This week’s readings continued our trend of outlining core concepts around play, games, players, and more. Coincidentally, Friday also marked the release of Borderlands 3, the only new game I have anticipated this calendar year. Due to professional obligations, I was unable to put as much time into the new release as perhaps I would have wanted to. However, looking at my few hours of play through the frameworks of the readings can yield some productive thoughts about timeliness, social connection, and how rules occasionally can’t help but be broken.
Perhaps the most personally compelling scholar we read for this week was Christopher Hanson. Hanson’s work focused on the potentiality for games to first enter into a sort of unique aliveness through immediacy to players, and then explored the implications of presence within this model. The first section “illustrate[s] how games are enlivened through play” (20), comparing the interaction between a game to a performance with an added layer of “immediacy,” or the “player’s sense of an unmediated, instant, and direct experience” (21). In my own play case, I was all in for this new game in the diegetic world that I had been waiting years to receive an update on; I am so invested in the series’s narrative that I found my planned half-hour quickly turning into nearly three hours. This is not to take a determinist persepective that I am completely ideologically affected by the game (Schulzke 7), but more that I am “immersed” or in “deep play” (69) per McMahan (more on that later.)
Though Borderlands 3 is fairly similar to the previous iterations in the series, there is one aspect of gameplay that I particularly appreciate. Though the series is primarily intended to be played as a multiplayer game, I have always viewed and played titles as single-player games. I recognize this in itself is not particularly aberrant behavior, especially within communities with less access to wireless broadband capabilities, and I in fact enjoy pausing the game to interact with people in my life or to eat without frustrating teammates (perhaps this is interrupting immediacy or the game’s enlivening- Hanson addresses “temporal manipulation” in later chapters (33).) However, the Borderlands death mechanic offers a brief window of reception: either kill an enemy or be revived by a teammate, and it is as if your health never ran out. Of course, the second option was always unavailable to solo players like myself until Borderlands 3, which introduced the ability of NPC allies to revive your player character. Though the NPCs in these games have always been articulated characters that join your character on missions, it has not been until now that I have truly felt a sense of “copresence.” Hanson notes this phenomenon is naturally part of games, and gives a side reference to how “computer controlled [characters] may also give players a sense of copresence, as the avatars of these other characters suggest the presence of other characters, or players, in the game” (39). It appears that even characters that have always been in the game are further enlivened through interaction with my character’s life.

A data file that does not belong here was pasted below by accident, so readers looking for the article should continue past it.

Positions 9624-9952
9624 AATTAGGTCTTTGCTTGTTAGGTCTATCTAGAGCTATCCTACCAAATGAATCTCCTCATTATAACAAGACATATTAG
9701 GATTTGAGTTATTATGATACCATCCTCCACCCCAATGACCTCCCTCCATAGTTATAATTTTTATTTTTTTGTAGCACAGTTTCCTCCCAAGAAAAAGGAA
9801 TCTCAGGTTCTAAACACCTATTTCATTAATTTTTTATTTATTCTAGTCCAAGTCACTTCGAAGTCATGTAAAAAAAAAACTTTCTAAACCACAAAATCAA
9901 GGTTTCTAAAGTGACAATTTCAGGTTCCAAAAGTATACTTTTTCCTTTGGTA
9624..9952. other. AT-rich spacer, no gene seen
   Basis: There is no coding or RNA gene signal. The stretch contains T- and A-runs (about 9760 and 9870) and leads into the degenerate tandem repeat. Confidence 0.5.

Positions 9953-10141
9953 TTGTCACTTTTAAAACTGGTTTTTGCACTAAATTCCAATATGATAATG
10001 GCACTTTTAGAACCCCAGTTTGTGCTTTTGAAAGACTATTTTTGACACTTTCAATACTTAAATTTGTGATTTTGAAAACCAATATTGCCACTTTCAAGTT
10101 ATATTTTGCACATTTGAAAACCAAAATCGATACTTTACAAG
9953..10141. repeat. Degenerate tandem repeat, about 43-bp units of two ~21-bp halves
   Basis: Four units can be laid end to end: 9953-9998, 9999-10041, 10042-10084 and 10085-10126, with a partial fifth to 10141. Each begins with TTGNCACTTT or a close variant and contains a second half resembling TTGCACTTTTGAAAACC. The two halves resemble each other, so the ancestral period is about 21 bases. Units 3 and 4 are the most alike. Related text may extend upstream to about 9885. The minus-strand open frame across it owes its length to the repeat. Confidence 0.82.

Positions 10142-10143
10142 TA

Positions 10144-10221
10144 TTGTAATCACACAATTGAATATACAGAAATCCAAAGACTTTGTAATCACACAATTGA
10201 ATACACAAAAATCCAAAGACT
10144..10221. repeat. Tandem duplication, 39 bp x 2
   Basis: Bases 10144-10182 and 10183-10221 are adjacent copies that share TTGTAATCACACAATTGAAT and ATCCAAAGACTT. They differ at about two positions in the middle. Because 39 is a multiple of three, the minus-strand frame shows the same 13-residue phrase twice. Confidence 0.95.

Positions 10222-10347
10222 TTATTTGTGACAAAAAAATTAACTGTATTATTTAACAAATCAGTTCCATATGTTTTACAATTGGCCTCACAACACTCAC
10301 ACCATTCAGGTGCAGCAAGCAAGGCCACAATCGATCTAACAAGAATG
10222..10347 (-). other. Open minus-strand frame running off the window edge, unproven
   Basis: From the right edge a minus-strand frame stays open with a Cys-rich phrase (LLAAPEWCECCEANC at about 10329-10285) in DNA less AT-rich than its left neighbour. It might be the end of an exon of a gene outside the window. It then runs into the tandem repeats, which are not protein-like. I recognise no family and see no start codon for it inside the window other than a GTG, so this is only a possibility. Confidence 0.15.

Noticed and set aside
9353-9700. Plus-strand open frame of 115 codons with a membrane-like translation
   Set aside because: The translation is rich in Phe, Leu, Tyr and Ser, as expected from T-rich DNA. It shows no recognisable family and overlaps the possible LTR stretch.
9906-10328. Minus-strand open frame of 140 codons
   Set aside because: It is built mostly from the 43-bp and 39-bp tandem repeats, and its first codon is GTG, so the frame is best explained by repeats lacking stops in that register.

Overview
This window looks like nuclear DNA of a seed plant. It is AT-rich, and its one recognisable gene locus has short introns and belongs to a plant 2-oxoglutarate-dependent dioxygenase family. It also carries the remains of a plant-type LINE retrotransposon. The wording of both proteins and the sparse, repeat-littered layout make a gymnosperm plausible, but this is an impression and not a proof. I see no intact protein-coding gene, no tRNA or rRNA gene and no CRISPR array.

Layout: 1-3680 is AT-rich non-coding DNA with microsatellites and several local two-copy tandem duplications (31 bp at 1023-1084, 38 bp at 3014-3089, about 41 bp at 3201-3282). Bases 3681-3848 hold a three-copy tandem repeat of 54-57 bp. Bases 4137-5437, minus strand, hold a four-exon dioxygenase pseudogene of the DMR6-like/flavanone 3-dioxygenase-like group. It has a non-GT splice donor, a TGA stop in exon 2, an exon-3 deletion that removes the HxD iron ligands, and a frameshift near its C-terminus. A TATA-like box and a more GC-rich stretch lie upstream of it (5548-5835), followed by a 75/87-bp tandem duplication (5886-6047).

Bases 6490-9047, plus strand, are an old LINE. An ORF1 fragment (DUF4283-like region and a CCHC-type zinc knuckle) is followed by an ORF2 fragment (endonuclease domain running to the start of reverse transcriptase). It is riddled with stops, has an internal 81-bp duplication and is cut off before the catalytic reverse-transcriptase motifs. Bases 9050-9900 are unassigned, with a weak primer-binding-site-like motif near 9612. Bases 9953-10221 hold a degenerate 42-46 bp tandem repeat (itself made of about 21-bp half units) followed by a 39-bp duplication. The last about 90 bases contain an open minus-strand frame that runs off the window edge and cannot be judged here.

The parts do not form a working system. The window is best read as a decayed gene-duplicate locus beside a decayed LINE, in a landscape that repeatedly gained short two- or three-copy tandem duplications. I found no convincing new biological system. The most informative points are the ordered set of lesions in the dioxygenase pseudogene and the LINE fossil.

Unfortunately, it appears that Borderlands 3 has also fallen into the trap many AAA games face of releasing before many glitches have been worked out. Though I have read tales of save deletions and scaling level issues, the most prominent error in my game I noticed was an inability to use my action skill. Each different class of character has a separate action skill; for my character, I am able to climb into a large weaponized mech for a set amount of ‘fuel,’ which is consumed by both time and weapon usage. However, I found myself frequently unable to deploy my action skill, including situations where my button input seemed not to register (clearly a glitch) or when the limitations of game seemed to unfairly limit me (for instance, I am unsure whether it is a glitch or a feature that, no matter what the situation is, this particular action skill cannot be used when on a set of stairs.) The question becomes, can we consider a physics-breaking glitch a rule of the game? Salen and Zimmerman nicely break down rules into three categories, but within the context this dilemma seems to fit into the “operational rule” category that “[relates] directly to a player’s behavior and interaction with the game” (147) since I began to plan encounters with enemies around an unreliable power-up. However, since my glitch seems to be rare and is not necessary replicable in other machines or in other scenarios (and will hopefully be fixed soon,) it may just be errant code, “not the exact thing as [the game’s] rules” (142).
I tend to fall more in the previous camp, that the rule is more valuable as a theoretical concept I must be mindful of (‘my action skill doesn’t always work, so I cannot rely on it’) than a fixed rule of the game (‘the action skill does not activate under these conditions, even if they are not communicated to the player.’) I suppose I will have to update y’all next week as to whether the rule has changed.